Effects of Under-Sleeping

Effects of Under-Sleeping - Holistic Medicine Springfield MO

Effects of Under-Sleeping

Are you aware of the harmful effects of under-sleeping and the subtle, yet long-lasting implication it can have on your life? Most people are not.

We now have access to technology all of the time, whether it’s through smartphones, laptops, tablets, smart tvs, etc. Things like Facebook, Netflix, Instagram, and Wikipedia are just a simple touch away. Most people can’t go to dinner without having their cell phone on the table, as these things have essentially become an extension of ourselves. While having information immediately at our fingertips is overly convenient, it is seriously affecting our sleep patterns.

A study comparing the Western world’s use of electricity versus the pre-industrial societies that functioned without electricity has found a big difference and correlation between the exposure of light and consequential sleep patterns. Essentially, subjects who lived in an environment mimicking pre-industrial societies were exposed to darkness for around eleven or twelve hours every night. This is because the only light sources they were exposed to were light from wood fires, which are not disruptive to our sleep.

In contrast, those who were living in industrialized Western countries were exposed to darkness only as long as they slept, which is usually around seven hours.

When you watch TV or look at any illuminated screen before you go to sleep, your body does not release the healthy amount of melatonin needed for proper sleep. This happens because the reflection of the screen tells your brain and circadian rhythm that it’s still sunny outside.

The next day, you will not be able to clearly focus nor function. According to the American Chiropractic Association, memory, decision-making faculties, attention, and patience are just a few of the limiting issues with mental performance when you have a lack of quality sleep.

These negative effects are somewhat like a glass wall on your brain which limits the functionality and ability of your brain to perform at high levels. They also make imperative work such as studying and working a difficult task harder for you, ultimately affecting your performance. A 1997 National Sleep Foundation poll found that $1.8 billion in work productivity was lost to sleep disorders and sleep debt, which is defined as the hours you fell short of within the eight-hour sleep and accumulated over time.

If losing that much money in one year isn’t bad enough, lack of sleep also strains your relationships and physical abilities. When you are under-sleeping, you are more irritable and often in a bit of a haze which makes you easily reactive. Other people notice this.

According to the Better Sleep Council, physical agility, energy and coordination are negatively impacted when you get poor sleep. Moreover, your cardiovascular endurance, reaction times and heart functions are also very much affected when you don’t get good sleep. Whether you like to lift weights or whether you’re more of a runner – lack of sleep can really affect your fitness, your gains and your general health and well-being.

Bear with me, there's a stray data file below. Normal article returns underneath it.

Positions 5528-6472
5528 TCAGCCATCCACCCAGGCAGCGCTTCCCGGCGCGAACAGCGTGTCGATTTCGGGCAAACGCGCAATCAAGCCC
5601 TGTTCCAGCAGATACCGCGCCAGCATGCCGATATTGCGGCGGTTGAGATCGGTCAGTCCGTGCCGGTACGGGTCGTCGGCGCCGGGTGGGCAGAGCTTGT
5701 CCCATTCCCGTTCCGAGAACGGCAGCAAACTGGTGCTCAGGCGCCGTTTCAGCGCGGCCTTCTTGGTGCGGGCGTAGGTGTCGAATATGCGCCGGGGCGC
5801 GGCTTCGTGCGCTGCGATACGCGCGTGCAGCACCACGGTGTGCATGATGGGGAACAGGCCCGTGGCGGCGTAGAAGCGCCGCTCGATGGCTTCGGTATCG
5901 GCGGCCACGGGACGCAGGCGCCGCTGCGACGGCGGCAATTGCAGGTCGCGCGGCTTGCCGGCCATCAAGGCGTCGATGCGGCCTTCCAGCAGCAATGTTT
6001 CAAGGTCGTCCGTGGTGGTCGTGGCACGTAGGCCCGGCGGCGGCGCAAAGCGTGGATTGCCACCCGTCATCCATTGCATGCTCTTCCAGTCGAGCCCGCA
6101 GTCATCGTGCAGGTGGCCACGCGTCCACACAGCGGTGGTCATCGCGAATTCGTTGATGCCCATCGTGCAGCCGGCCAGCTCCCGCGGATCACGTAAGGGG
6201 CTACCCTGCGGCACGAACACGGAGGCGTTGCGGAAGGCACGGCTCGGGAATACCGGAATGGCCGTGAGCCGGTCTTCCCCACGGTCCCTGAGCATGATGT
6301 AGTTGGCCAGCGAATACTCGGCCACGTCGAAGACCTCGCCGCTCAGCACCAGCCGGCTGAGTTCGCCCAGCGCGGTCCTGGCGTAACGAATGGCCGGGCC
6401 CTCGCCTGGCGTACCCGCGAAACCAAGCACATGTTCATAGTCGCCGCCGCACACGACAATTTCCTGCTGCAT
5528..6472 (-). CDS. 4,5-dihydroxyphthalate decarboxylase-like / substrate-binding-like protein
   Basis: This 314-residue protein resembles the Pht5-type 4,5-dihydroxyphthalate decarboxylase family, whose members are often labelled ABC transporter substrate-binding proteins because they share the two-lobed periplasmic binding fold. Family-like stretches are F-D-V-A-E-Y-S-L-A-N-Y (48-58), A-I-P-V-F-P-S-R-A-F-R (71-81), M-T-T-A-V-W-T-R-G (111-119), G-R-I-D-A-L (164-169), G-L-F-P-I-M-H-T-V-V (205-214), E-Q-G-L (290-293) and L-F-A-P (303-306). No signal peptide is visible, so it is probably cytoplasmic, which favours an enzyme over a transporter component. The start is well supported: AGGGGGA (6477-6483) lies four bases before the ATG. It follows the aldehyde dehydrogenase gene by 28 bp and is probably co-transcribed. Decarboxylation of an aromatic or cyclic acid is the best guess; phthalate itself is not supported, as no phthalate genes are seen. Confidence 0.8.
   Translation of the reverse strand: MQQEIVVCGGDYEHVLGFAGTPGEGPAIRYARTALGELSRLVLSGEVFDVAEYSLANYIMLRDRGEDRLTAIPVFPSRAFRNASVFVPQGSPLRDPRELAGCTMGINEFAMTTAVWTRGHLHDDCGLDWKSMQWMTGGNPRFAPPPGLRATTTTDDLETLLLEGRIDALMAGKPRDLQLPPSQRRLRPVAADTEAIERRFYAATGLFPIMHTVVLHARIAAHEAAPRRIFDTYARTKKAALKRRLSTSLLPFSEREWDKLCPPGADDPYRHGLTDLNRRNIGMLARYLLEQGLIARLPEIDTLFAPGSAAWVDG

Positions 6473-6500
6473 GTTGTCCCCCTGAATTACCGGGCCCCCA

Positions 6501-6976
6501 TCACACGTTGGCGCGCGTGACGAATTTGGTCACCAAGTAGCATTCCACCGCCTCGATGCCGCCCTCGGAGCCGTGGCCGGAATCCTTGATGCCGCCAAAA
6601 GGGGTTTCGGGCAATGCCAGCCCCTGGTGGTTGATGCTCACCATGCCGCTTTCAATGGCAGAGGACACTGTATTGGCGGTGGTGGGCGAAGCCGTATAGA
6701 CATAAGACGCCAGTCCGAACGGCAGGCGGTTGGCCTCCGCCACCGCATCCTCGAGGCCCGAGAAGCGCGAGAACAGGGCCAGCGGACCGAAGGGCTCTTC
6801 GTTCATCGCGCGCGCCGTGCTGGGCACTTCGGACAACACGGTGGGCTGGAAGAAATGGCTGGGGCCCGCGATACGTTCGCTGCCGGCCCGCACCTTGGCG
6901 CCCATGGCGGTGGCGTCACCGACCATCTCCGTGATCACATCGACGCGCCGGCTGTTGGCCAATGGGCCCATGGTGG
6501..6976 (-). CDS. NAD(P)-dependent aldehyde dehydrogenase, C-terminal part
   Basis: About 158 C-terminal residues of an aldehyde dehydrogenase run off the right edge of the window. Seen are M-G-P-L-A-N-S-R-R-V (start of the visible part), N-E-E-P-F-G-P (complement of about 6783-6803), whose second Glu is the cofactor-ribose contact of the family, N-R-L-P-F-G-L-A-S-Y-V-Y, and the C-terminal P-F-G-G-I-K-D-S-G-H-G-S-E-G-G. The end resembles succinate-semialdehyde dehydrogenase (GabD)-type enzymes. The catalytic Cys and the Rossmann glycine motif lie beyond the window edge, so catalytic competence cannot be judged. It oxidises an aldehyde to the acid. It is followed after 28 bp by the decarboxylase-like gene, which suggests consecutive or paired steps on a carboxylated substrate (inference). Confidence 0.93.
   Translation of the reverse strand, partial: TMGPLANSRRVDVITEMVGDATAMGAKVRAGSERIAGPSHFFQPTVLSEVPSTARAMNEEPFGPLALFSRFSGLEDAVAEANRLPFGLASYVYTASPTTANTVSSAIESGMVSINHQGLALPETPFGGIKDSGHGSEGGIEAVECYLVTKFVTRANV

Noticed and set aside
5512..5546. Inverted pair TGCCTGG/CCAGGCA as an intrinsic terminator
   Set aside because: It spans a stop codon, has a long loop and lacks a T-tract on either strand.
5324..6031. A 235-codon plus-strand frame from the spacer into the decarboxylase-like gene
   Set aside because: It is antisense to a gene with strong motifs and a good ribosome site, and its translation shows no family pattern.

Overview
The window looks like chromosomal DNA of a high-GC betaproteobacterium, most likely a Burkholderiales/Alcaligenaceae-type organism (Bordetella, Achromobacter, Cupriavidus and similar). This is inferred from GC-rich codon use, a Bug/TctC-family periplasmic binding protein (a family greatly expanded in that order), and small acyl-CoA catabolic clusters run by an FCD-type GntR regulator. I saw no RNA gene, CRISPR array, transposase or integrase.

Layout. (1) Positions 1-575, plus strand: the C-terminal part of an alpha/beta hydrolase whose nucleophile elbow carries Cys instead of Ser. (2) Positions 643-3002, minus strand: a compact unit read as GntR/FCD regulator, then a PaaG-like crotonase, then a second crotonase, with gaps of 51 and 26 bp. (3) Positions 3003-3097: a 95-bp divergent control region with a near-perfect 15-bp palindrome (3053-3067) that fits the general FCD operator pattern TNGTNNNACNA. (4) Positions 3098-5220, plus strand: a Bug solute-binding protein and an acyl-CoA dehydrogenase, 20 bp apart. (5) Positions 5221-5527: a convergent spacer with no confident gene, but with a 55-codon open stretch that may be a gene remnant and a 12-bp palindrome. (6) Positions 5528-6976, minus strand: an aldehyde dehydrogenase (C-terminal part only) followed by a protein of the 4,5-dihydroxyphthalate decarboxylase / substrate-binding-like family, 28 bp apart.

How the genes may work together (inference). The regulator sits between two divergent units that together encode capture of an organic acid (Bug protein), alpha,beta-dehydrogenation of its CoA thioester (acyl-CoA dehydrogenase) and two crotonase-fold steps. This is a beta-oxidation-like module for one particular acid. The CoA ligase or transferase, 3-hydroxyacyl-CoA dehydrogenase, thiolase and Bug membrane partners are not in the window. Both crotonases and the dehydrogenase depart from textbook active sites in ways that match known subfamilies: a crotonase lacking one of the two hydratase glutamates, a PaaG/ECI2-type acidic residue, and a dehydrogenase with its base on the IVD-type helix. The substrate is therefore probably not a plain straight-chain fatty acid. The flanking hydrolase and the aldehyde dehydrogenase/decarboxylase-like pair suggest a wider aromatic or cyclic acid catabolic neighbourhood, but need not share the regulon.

If you want to have a deep REM sleep, some simple steps you can take include keeping your bed in a dark room, avoiding electronics before you go to bed and curbing your caffeine intake.

If you take magnesium supplements, they can help regulate neurotransmitters, which send signals throughout the nervous system and brain. They also regulate the hormone melatonin, which guides sleep-wake cycles in your body as well as quieting your nervous system and calming your body and mind.

Melatonin supplements can help reset the body’s internal clock. When melatonin levels spike in your blood, you feel less alert, and sleep becomes more inviting.

Another new option to help you sleep better are Swannies. These blue light blocking glasses improve the quality of your sleep by filtering out harmful artificial blue light from electronic devices that shuts down your body’s natural melatonin production and disrupts your sleep.

They help prevent eye damage from excessive screen use as well as symptoms of digital eye strain such as sore eyes, headaches, and fatigue. They’re designed to be used anytime you are using digital devices, but are strongly encouraged to be used at least one hour before bed to stop artificial blue light from disrupting your sleep.

To learn more about Swannies, click on this link. Trust us, they work wonders. We use them too.

One of the best forms of holistic medicine you can take to look, feel and perform better is getting a good night’s sleep.

Keri Sutton - RN, MSN, ANP-C, AGPCNP-BC

Keri is a Nurse Practitioner and founder at Kare Health & Wellness. Keri's pursuit of personal answers to her own health issues landed her in the top of Functional Medicine. As she utilized functional Medicine to get her own health and life back, she made it her life's work to bring this empowering form of healthcare to as many people as she can.

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Our mission is to create a safe environment for our patients to share their story and be empowered to take control of their health.  We constantly challenge patients to think differently about their health. We never find contentment in simply being disease free. We want to help patients optimize their vitality of life so that they can strive for things that they thought were unattainable.

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